Indian IPO’s - How to mine them?
This Article was originally published in Market Express
I always wondered how effective it is to invest in an IPO. It is true that all major rock star companies today (the Nifty 50 biggies) were once an IPO making modest entry in the investment world. We have also heard many stories of block buster returns on IPO’s and how the investments have turned into multi bagger over time thanks to a series of bonus, rights, dividends, etc.
However, the IPO world is not easy to navigate as for every rock star there are many more fallen angels. While it is a challenge to evaluate the issue and take a decision to invest, it is also a game of “lottery” where probability plays a huge role in getting some results. While in very attractive issues, the probability of allotment reduces significantly, in not so attractive issues one will be saddled with a loss making investment proposition. In order to decide on what a good issue is one needs to look at valuation, recommendation by experts and extent of over subscription (indication of quality).
Indian capital market has been witnessing some good IPO interest of late. During the last six years (2012-2017), there were 106 issues raising nearly 130,000 crores (app $200 billion). However, 2016 and 17 clearly are watershed years in that it constituted 65 issues (out of 106) and accounted for 80% of total money raised in the 6 year period. While IPO’s tend to flock a bull market, a look at yearly stock market performance does not provide that correlation consistently. While we can clearly see a link between market performance and IPO activity in 2017, one cannot see the same in 2014 when Nifty increased by 31% but there were only 6 issues raising a measly Rs.1,700 crores.
Deconstructing the Performance:
There are three critical variables to look at while deconstructing the IPO payoff structure. The first will be valuation, the price point at which an issue is offered. While a higher price point is preferred for the issuer, it is vice-versa for the investor. Also higher valuation will imply lower interest in the issue. The second factor will be expert recommendation. Since these are new companies on which publicly available information is scant, investors generally look to expert recommendation/grading while deciding to apply. The third important factor is the extent of oversubscription. The more an issue is attractively priced and if the issue receives favorable recommendation from experts, the higher will be the extent of over subscription. However, higher over subscription also means lower probability of getting allotment.
The 106 issues during the last six years provide an interesting set of data to analyze and decipher the value proposition and payoff structure of investing in Indian IPO’s. They were ranked based on their performance and classified as Good (price returns above 25%), Average (price returns between 10% to 25%) and Poor (price returns less than 10%).
It is heartening to note that most of the issues ranked good in our analysis by their subsequent performance post listing. There were 57 issues out of 106 that ranked good with an average appreciation of 120%. The main reason for their good performance is the attractive pricing implied by the price to earnings ratio at the time of issue. The good group’s p/e at the time of issue at 28 provided scope for p/e expansion as implied by its current p/e at nearly 91. Also, these IPO’s enjoyed very high levels of over subscription and enjoyed 77% “subscribe” rating from experts. Hence, all of the three factors i.e, attractive valuation, positive recommendation and high oversubscription lead to this group performing very well.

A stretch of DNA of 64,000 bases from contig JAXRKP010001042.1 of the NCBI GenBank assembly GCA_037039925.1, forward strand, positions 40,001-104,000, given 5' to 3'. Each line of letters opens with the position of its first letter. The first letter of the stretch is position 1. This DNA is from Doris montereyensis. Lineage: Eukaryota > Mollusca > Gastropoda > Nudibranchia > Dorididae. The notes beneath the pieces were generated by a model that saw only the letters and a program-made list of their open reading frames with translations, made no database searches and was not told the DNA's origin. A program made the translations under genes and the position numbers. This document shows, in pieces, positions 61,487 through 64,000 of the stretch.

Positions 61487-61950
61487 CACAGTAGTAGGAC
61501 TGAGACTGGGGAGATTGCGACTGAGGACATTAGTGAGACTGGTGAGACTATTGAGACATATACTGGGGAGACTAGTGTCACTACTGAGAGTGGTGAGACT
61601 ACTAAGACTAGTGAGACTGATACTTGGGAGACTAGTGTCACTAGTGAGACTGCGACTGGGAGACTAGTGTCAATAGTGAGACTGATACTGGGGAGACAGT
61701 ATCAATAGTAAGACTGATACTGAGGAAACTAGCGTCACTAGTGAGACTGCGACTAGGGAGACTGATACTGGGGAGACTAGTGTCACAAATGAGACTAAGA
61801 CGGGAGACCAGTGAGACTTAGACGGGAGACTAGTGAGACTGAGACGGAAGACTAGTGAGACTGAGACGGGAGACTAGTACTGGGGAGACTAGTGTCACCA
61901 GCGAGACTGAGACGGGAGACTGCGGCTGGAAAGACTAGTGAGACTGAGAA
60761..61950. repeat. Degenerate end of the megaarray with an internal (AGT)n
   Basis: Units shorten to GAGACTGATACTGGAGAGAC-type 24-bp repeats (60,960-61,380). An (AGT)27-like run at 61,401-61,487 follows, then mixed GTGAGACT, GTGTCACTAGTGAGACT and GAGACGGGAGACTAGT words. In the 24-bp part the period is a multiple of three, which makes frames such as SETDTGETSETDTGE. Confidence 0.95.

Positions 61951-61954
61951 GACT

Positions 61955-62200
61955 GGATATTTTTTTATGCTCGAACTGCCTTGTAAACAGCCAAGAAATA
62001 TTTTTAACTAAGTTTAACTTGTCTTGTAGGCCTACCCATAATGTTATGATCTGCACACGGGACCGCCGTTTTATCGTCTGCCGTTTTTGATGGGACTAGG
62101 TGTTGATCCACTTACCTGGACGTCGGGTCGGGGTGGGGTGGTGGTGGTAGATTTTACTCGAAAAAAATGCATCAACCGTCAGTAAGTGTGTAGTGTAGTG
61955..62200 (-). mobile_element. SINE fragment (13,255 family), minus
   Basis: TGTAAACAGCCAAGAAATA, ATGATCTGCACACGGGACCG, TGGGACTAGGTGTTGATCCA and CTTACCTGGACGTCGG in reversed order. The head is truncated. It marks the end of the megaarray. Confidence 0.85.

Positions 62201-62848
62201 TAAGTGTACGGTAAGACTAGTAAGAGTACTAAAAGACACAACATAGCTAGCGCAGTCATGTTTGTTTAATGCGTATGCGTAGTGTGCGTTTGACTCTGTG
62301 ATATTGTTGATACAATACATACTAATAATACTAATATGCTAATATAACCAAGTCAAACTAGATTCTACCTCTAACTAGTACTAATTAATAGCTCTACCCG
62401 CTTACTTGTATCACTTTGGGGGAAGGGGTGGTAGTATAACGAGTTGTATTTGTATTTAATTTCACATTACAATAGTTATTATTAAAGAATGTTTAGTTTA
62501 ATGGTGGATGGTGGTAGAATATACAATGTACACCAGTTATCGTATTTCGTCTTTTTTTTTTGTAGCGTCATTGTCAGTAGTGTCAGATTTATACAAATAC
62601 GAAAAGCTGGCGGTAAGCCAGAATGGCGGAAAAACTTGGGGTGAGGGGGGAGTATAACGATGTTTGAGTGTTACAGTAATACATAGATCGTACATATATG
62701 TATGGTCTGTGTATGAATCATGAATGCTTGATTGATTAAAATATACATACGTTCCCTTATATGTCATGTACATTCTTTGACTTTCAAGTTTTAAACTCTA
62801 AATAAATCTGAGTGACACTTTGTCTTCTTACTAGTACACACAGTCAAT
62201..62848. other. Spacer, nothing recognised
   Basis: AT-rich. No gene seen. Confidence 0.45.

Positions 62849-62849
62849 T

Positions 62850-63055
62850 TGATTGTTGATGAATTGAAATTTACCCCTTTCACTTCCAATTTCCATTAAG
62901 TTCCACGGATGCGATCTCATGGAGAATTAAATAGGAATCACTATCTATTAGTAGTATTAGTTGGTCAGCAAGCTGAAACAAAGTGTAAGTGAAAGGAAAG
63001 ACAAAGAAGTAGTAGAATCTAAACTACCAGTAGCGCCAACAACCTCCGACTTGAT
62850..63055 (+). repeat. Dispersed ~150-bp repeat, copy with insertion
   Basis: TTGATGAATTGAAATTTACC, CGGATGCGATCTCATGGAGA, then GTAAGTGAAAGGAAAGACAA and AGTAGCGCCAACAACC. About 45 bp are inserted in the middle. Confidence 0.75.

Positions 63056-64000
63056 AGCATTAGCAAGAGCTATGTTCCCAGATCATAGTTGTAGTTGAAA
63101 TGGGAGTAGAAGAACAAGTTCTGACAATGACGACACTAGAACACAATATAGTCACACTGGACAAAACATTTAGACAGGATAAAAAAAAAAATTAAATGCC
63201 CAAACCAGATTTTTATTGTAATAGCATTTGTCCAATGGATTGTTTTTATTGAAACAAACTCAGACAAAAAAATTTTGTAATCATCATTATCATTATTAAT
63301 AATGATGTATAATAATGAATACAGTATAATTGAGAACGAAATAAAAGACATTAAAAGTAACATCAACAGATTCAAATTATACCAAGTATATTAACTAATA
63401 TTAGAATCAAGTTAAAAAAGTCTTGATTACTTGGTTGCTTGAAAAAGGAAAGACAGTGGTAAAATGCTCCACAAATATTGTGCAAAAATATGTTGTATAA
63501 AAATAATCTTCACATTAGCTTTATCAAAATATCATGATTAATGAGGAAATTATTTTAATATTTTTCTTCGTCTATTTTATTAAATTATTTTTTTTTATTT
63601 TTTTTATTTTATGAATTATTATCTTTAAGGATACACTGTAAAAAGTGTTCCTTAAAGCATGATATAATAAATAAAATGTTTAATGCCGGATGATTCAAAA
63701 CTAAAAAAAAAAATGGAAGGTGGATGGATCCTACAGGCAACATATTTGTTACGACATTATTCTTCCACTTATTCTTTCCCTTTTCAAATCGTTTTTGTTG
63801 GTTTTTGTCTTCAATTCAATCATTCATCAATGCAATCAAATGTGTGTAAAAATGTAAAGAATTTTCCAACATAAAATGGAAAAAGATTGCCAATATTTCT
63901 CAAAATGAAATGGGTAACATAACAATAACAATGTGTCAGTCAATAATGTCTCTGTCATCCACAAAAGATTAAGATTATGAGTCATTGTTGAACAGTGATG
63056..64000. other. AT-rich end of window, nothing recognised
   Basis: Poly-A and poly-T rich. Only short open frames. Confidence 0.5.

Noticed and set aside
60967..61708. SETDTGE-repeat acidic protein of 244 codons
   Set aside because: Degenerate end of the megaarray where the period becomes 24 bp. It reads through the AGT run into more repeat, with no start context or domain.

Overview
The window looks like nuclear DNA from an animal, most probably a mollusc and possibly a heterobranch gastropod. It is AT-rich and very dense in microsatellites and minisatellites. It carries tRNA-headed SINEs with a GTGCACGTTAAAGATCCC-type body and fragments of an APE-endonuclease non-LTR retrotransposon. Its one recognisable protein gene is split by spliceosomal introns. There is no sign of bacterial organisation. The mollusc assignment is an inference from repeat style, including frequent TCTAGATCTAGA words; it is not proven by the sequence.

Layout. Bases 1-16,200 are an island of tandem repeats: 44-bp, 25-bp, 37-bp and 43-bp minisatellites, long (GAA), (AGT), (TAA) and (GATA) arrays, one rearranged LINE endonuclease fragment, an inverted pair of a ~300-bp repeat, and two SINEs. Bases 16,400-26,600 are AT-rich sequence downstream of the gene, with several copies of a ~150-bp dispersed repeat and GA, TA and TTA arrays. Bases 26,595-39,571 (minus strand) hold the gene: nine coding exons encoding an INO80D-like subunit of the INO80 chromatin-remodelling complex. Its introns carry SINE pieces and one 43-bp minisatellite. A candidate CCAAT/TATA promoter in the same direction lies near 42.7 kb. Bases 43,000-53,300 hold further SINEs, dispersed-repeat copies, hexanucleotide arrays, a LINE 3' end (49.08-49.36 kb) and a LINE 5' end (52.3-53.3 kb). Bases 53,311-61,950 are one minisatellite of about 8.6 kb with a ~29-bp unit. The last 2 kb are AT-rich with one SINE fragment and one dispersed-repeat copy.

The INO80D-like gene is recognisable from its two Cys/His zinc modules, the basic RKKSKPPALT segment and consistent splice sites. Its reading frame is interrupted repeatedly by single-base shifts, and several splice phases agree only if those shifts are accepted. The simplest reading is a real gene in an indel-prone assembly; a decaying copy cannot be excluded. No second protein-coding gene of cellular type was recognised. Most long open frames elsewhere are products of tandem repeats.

On the other hand, the poor group consisting of 37 companies fared worst and yielded a negative return of nearly 30% on average. They were priced expensive as implied by high p/e ratio at the time of issuance (45). They received very low level of “subscribe” recommendation from experts at only 47% resulting in very modest levels of over subscription (16).
The average group returned 16% on average, priced as expensively as the poor at a p/e ratio of 50 but enjoyed the highest “subscribe” recommendation (91%). However, because of high valuation the level of oversubscription was only marginally better than poor at 20.
It now becomes clear that when the issue is priced attractively, and enjoys “subscribe” recommendation from experts, it tends to experience very high levels of over subscription leading to its exemplary performance post listing. On the contrary, if the issue is priced steeply and enjoys lower levels of “subscribe” rating, it will result in lower levels of over subscription and may thus perform poorly post listing. Also, a quick examination of liquidity shows that good issues tend to trade more and enjoy higher levels of liquidity compared to average or poor.
How can we action this information?
While classifying the 106 issues into poor, average and good makes an interesting historical analysis, it can also be used for prospecting investing options. As a strategy, one can look at the list of IPO’s classified under poor/average and “mine” opportunities by zeroing on those companies that enjoyed subscribe rating, was highly oversubscribed and valuation at the time of issuance being very high. Such issues could now be available for valuation that is more modest and can thus be investment targets provided they continue to perform well at a business level. Therefore, the poor/average list is a great place to mine opportunities. However, the good list may be hard to mine given the significant jump in their valuation.
PS: The author thanks Subha Iyer for data assistance and research inputs.
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